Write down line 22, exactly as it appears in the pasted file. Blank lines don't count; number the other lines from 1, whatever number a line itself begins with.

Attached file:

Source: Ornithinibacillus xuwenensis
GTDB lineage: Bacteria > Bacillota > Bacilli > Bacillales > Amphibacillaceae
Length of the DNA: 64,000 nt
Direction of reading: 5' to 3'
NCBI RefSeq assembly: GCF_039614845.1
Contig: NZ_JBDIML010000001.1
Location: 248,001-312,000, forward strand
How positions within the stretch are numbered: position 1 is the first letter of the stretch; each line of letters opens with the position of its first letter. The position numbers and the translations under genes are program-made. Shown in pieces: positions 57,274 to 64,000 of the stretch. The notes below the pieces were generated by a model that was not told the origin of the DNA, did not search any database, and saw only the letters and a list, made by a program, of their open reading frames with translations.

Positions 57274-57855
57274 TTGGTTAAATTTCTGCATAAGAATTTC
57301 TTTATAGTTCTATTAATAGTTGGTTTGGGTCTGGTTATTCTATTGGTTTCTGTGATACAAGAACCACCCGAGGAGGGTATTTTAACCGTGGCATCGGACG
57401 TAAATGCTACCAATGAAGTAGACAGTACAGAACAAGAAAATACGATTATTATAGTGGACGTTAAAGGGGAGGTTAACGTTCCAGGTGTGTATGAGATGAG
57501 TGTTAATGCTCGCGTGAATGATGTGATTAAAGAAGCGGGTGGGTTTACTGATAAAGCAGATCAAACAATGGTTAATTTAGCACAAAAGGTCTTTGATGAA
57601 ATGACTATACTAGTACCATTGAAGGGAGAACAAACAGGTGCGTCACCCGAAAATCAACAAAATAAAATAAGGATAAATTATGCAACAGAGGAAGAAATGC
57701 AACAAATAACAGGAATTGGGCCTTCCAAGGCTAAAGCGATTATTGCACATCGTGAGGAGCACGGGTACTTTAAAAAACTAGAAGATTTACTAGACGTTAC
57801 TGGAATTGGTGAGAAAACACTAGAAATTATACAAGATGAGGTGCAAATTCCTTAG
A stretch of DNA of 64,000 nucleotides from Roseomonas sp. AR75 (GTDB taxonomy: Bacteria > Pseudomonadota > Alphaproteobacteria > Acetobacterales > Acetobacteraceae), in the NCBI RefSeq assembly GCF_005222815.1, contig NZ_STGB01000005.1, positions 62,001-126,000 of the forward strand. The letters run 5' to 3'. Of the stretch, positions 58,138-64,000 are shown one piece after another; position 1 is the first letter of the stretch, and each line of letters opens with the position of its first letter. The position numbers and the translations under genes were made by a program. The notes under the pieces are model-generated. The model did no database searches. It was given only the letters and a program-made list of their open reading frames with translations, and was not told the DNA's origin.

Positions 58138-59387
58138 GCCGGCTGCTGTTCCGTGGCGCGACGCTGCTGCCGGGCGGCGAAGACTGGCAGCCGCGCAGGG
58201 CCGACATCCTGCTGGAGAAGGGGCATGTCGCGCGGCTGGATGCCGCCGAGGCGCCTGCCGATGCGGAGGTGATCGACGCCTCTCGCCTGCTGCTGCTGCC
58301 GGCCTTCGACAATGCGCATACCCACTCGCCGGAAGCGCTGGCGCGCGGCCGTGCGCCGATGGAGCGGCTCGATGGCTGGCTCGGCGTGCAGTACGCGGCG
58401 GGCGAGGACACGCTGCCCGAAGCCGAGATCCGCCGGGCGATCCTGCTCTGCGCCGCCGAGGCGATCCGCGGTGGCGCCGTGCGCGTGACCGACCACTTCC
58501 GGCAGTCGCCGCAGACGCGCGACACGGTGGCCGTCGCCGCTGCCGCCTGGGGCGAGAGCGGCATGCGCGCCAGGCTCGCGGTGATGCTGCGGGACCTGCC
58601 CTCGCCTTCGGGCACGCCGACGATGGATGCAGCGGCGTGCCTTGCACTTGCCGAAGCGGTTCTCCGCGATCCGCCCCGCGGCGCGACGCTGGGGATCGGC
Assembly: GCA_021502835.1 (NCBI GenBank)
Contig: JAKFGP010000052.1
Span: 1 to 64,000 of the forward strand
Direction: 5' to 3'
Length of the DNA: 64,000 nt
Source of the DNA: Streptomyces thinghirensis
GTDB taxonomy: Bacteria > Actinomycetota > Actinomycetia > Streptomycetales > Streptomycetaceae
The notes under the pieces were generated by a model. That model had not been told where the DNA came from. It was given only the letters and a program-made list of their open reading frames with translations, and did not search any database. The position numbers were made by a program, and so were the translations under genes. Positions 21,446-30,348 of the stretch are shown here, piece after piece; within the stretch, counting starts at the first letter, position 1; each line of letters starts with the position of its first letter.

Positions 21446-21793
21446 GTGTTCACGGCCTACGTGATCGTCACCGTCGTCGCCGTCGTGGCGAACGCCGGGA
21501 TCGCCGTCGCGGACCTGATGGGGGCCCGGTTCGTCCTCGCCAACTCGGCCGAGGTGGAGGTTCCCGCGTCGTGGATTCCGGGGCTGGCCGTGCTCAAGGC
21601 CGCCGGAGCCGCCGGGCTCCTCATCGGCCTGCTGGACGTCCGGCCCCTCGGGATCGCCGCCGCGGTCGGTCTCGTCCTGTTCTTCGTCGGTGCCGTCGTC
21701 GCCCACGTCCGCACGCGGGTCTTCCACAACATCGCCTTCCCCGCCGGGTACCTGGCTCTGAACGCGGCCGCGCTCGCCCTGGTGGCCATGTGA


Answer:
58401 GGCGAGGACACGCTGCCCGAAGCCGAGATCCGCCGGGCGATCCTGCTCTGCGCCGCCGAGGCGATCCGCGGTGGCGCCGTGCGCGTGACCGACCACTTCC